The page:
Hillsborough County commissioners showed Wednesday that they are serious about courting the Tampa Bay Rays.
By a 6-1 vote, commissioners asked the county attorney to analyze the lease agreement that ties the Rays Major League Baseball team to St. Petersburg until 2027. Commissioners want to know if the contract prohibits Hillsborough representatives from talking to Rays officials about their future plans.
Commissioner Ken Hagan, who made the motion for the legal analysis, noted that the Rays had one of the worst attendance records in baseball last year despite making the playoffs three out of the last four years. The Rays have made it clear they do not want to stay at St. Petersburg's Tropicana Field for the 15 years remaining on the lease.
To Hagan, that means the Rays will leave the region if St. Petersburg won't let the team look across Tampa Bay for a new home.
"When a community has a $200 or $300 million economic engine, I feel it's incumbent on elected officials to do everything we can so that team, this engine, remains in the region," Hagan said.
Hagan said he thinks Hillsborough officials can talk to the Rays without fearing a lawsuit from St. Petersburg, although that city's leaders have threatened legal action to protect the existing lease. Hagan said he thinks the lease only prohibits negotiations or agreements regarding the use of a particular facility.
"But it does not prevent discussions about their plans, goals (or) the viability of this team remaining in the region for the long-term," he said.
The only "no" vote was cast by Commissioner Al Higginbotham, who said the county was treading on thin ice from a legal standpoint. He recalled a widely reported statement by Tampa Mayor Bob Buckhorn, who said he did not want to be "the boyfriend who broke up the marriage" between St. Petersburg and the Rays.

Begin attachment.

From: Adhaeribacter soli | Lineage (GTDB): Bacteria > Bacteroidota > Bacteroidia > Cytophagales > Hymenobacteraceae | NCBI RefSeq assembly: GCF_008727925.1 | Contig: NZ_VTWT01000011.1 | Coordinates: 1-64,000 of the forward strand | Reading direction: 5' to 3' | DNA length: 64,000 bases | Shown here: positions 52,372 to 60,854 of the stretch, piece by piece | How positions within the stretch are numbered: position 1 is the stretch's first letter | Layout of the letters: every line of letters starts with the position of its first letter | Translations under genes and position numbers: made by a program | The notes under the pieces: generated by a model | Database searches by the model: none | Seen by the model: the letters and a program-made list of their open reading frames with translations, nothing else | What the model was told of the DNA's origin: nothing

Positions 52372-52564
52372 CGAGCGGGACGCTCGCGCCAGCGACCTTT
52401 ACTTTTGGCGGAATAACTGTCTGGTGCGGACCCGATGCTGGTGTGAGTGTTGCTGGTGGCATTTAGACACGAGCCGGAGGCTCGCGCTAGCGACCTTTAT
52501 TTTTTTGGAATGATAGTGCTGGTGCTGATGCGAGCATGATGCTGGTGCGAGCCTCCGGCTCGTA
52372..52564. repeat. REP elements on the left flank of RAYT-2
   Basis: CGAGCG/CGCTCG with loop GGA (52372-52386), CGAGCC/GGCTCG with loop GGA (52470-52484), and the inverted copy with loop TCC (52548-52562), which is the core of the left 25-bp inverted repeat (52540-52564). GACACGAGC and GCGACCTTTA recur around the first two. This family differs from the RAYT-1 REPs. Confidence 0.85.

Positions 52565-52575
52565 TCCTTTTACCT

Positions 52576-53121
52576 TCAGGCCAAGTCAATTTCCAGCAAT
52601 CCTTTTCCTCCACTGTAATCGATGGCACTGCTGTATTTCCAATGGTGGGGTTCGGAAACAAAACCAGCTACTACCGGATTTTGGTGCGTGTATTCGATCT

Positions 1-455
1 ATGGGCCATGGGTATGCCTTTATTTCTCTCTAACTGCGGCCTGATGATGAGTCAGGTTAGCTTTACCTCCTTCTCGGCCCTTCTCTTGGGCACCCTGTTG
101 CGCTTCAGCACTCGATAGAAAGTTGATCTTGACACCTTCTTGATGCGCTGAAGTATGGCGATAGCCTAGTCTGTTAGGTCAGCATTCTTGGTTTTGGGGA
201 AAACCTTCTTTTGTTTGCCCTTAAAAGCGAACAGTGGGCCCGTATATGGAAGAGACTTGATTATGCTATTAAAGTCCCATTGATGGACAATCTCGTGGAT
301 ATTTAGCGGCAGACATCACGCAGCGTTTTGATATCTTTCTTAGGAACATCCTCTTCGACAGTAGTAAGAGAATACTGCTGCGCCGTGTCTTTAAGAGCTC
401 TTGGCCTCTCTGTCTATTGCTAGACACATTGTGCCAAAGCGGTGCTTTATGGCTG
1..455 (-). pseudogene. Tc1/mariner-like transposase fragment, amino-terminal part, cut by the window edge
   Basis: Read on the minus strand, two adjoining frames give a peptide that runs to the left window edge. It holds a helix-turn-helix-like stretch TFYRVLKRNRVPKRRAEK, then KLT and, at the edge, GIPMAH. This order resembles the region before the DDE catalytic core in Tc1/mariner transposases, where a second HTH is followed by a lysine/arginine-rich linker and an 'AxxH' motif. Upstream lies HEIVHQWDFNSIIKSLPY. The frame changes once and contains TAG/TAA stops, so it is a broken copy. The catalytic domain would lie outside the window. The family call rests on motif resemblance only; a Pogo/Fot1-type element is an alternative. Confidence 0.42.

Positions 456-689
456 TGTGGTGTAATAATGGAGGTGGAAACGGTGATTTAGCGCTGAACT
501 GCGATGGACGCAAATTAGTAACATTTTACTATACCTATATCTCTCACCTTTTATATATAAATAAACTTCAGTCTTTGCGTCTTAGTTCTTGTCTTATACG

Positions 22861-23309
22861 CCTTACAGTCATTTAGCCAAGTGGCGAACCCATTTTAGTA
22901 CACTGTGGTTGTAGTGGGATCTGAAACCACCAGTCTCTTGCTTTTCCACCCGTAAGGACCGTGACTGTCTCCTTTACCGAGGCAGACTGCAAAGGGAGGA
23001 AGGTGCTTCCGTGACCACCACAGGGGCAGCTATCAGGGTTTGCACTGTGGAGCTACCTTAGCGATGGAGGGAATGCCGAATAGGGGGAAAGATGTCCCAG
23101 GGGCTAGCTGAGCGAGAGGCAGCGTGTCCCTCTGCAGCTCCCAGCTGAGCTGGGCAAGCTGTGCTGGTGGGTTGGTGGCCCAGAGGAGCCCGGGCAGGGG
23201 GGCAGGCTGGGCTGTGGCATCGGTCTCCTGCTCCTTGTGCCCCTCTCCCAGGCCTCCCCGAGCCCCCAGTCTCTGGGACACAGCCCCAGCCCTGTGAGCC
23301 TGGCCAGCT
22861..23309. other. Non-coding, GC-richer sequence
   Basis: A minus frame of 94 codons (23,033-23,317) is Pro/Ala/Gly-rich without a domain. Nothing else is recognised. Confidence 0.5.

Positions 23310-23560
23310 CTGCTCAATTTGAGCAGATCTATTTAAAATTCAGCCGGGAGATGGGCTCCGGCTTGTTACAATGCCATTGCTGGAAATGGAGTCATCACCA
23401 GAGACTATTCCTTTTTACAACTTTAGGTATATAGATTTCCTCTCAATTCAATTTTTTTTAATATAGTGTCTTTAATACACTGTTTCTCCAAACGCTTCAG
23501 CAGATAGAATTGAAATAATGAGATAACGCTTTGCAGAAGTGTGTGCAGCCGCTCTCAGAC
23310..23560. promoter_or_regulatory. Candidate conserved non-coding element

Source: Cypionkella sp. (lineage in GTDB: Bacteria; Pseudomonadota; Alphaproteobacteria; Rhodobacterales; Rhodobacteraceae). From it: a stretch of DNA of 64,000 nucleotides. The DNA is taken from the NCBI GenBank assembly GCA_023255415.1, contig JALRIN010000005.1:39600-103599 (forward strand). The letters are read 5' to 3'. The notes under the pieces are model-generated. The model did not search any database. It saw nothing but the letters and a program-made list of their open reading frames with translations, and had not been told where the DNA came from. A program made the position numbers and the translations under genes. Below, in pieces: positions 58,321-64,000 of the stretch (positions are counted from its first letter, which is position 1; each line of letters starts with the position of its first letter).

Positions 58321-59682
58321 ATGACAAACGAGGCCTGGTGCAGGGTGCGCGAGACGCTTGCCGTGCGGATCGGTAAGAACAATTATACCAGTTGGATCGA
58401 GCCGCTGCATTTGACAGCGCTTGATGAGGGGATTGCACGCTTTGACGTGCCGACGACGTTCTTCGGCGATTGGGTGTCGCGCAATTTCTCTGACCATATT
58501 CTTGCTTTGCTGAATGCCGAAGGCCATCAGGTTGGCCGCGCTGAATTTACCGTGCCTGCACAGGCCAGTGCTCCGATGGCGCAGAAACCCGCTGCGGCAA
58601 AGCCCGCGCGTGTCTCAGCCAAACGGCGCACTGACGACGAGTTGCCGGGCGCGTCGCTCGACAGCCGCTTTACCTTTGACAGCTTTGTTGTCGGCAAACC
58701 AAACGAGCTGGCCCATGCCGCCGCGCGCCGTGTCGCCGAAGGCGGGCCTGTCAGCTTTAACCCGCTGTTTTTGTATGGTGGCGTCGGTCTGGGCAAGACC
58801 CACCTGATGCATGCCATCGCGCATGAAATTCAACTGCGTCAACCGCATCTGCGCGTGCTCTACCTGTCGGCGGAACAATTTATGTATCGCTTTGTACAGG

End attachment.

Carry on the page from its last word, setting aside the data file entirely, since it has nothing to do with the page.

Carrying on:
"If we're going to be the boyfriend that breaks up the marriage, I'm not going to take part in that," Higginbotham said, "because that boyfriend could have a big fist and a strong arm."
St. Petersburg Mayor Bill Foster decline to comment Wednesday. St. Petersburg City Attorney John Wolfe said Hillsborough commissioners have the right to ask their attorney to look at the lease, but he cautioned against taking the matter further.
"If they go in the direction we feel is in violation of the contract or violates the principles of law, I will ask the city council to file the appropriate lawsuit," Wolfe said.
St. Petersburg City Councilman Steve Kornell said the vote contradicts Hillsborough commissioners' past statements about promoting regionalism and unity among Tampa Bay's cities and counties.
"The thing that baffles me a little bit is we're talking about regionalism, but they're not acting like it. They're acting very parochial," Kornell said. "St. Pete is part of that region."
Hillsborough Commissioner Kevin Beckner agreed, saying that an aggressive move to steal the Rays would endanger the relationship with Pinellas County and St. Petersburg.
"I've heard from them their concerns that we are going to create bad blood and we're going to be interfering with their negotiations," Beckner said.
In other business, commissioners adopted a resolution to name a portion of Interstate 275 in Hillsborough County near the Hillsborough-Pasco county line after Tampa police officer Michael Joseph Roberts. He was shot and killed in the line of duty Aug. 19, 2009.
Roberts' widow, Cindy, attended the designation along with state Sen. Jim Norman, a Republican from Carrollwood, and state Rep. Shawn Harrison, a Tampa Republican. Cindy Roberts said the memorial was appropriate because her husband often talked about how many deer he saw beside the interstate as he was driving home. She said the memorial will be seen by other first responders who live in Pasco but work in Hillsborough County.
"Quite a few do live in southern Pasco County, and it's a way to honor their comrades and to remind them there is no such thing as a routine call," Cindy Roberts said.
Commissioners also passed a resolution in support of a bill sponsored by Norman and Harrison that would give a lifetime exemption from property taxes to the surviving spouses of any service member killed in battle. Norman said the measure will have to be passed by 60 percent of both legislative chambers so it can be put on the ballot as a constitutional amendment.